The convention's commitment to gender equality was clear in that Paulina Wright Davis was elected president, while famed Bostonian Wendell Phillips presented the Business Committee's resolutions.  Two years earlier, at Seneca Falls, a resolution calling for the right to vote passed only narrowly, but this issue was upfront in 1850.  The resolutions said in part:

         RESOLVED, That every human being of full age…who is required to obey the law, is entitled to a voice in its enactments; that every such person whose property or labor is taxed for the support of government, is entitled to a direct share in such government; therefore:

         RESOLVED, That women are clearly entitled to the right of suffrage and to be considered eligible for office…

         RESOLVED, That the laws of property, as affecting married parties, demand a thorough revisal, so that all rights may be equal between them; that the wife may have an equal control over the property gained by their mutual toil…

         RESOLVED, That the avenues of education and of various civil and professional employments are thrown open…

         RESOLVED, That in every effort for improvement in our civilization, we will bear in our heart of hearts the memory of the trampled womanhood of the plantation, and omit no effort to raise it to a share in the rights we claim for ourselves.


The end of slavery thus continued to be the greater priority for these progressives.  Even the most radical of feminists would agree to end their women's rights conventions in 1860, when the Civil War loomed.  It therefore pains my heart to hear modern "scholars" saying that black women were excluded from the movement for the vote.  It also pains me that so many people hear only the lofty language about equality and have no idea of the realties behind the fight.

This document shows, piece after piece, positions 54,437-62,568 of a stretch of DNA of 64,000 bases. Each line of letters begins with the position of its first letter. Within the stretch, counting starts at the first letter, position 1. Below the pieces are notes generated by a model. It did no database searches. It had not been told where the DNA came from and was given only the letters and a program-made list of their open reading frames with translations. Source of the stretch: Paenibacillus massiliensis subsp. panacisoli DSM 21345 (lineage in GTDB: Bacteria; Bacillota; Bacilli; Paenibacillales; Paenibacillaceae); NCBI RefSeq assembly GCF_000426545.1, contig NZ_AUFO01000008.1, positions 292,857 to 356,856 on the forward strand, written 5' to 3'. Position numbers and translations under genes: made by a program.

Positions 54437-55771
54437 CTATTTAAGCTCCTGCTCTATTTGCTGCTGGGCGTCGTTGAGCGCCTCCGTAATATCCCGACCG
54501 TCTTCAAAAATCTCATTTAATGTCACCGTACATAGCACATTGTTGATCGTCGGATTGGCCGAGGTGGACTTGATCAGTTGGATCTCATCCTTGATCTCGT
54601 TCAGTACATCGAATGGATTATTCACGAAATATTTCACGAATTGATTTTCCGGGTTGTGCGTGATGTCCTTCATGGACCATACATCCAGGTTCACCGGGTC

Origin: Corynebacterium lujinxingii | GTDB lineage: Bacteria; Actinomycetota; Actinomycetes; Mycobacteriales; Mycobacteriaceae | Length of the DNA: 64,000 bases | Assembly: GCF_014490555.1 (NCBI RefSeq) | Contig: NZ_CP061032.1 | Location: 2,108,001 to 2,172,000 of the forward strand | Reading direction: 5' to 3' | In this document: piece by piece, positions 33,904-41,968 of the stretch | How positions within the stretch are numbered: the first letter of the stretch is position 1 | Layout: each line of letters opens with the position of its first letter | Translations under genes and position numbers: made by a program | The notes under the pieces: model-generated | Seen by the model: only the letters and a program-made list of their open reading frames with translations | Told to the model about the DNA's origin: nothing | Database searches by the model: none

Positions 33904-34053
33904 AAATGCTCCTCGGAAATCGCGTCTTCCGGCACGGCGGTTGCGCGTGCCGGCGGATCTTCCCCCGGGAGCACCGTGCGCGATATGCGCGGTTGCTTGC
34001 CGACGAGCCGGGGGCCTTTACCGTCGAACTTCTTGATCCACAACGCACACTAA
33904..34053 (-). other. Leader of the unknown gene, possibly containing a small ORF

In just the resolution on property, for example, you should know that in some states, women did not legally own their own clothes.  Her earnings, if she managed to have any, belonged to her husband.  Women had no right to sue in most states, and therefore divorcing an abusive husband was impossible.  Most cruelly, men controlled the product of a woman's womb.  Children axiomatically belonged to the father, and if he died, he could legally will that custody to someone other than the child's mother. 


Other examples abound.  Although Lucretia Mott had been a resident of Philadelphia all of her life, she could not reserve a rental hall when the women's rights convention was scheduled there in 1876:  Mott was married, and under Pennsylvania law, a married woman could not sign any contract.  Divorce was a legal impossibility in South Carolina until after World War II.  Arbitrary state laws still were enforced as late as 1971, when US Supreme Court struck down an Idaho law that gave automatic preference to men as executors of estates. The Idaho Supreme Court had upheld it, saying that "men are better qualified."


It's been 170 years since 1850, and I'm tired.